It is indeed a humbling experience to see an extracted tooth after it has been scaled. Two examples are shown in the photographs above.
Since I am one of the old-timers (1978 dental hygiene graduate), I remember when the phrase "soft tissue management" came into focus. My doctor/boss and I traveled to Chapel Hill, N.C., to attend a seminar on treating periodontal disease in the general practice. The speaker talked about anesthetizing one quadrant and working only in that area for the whole appointment. It was a novel and even radical idea, and we were anxious to try it. I remember the feeling of "freedom" at not having to worry about hurting my patient, of being able to scale aggressively and deeply as I had never been able to do before. What a learning experience that was! Further, the results I achieved with many of my patients were nothing short of phenomenal. My boss and I were excited to learn how to help our patients in a substantial way.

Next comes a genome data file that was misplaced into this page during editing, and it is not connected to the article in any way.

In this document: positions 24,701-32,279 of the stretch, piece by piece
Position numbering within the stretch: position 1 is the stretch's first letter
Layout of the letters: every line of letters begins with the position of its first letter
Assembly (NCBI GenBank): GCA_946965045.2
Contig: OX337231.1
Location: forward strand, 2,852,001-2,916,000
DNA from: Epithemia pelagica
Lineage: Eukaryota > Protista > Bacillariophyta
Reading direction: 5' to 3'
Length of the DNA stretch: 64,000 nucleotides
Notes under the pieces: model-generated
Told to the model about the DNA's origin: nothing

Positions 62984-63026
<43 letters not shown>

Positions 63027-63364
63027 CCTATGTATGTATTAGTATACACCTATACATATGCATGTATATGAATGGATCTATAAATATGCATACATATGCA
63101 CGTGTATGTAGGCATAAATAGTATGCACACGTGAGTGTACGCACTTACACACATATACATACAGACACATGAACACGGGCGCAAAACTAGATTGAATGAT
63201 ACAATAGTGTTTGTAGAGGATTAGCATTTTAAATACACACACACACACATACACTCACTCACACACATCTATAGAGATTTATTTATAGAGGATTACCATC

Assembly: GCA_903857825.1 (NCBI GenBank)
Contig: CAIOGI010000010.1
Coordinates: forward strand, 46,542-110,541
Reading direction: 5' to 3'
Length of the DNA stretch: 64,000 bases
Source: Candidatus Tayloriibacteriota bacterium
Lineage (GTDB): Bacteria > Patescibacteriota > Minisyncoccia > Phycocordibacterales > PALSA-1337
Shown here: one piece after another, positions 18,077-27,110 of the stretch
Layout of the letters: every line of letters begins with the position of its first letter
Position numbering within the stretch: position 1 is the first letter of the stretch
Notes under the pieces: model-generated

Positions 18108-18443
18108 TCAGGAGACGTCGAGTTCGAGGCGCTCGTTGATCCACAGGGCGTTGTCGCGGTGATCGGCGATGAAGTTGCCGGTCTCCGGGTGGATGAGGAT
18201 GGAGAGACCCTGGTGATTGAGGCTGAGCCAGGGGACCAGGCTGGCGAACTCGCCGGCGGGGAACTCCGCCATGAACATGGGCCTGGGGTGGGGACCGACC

Later, we attended a course sponsored by Pro-Dentec that put the whole treatment protocol into a logical sequence, based on the severity of the patient. We began using their protocol and incorporated the Rotadent® into our treatment regimen. Our patients seemed to benefit even more when we incorporated a power brush into their therapy regimen.
Having consulted with both general and periodontal practices, I have observed that the greatest difference in the hygiene department is the use of anesthesia. It is common for nearly every patient on the hygienist's schedule in a periodontal practice to receive anesthesia, especially in areas of deep pocketing. They seem to understand that the hygienist's ability to effectively reach and remove deep subgingival deposits, sans anesthesia, is severely hampered.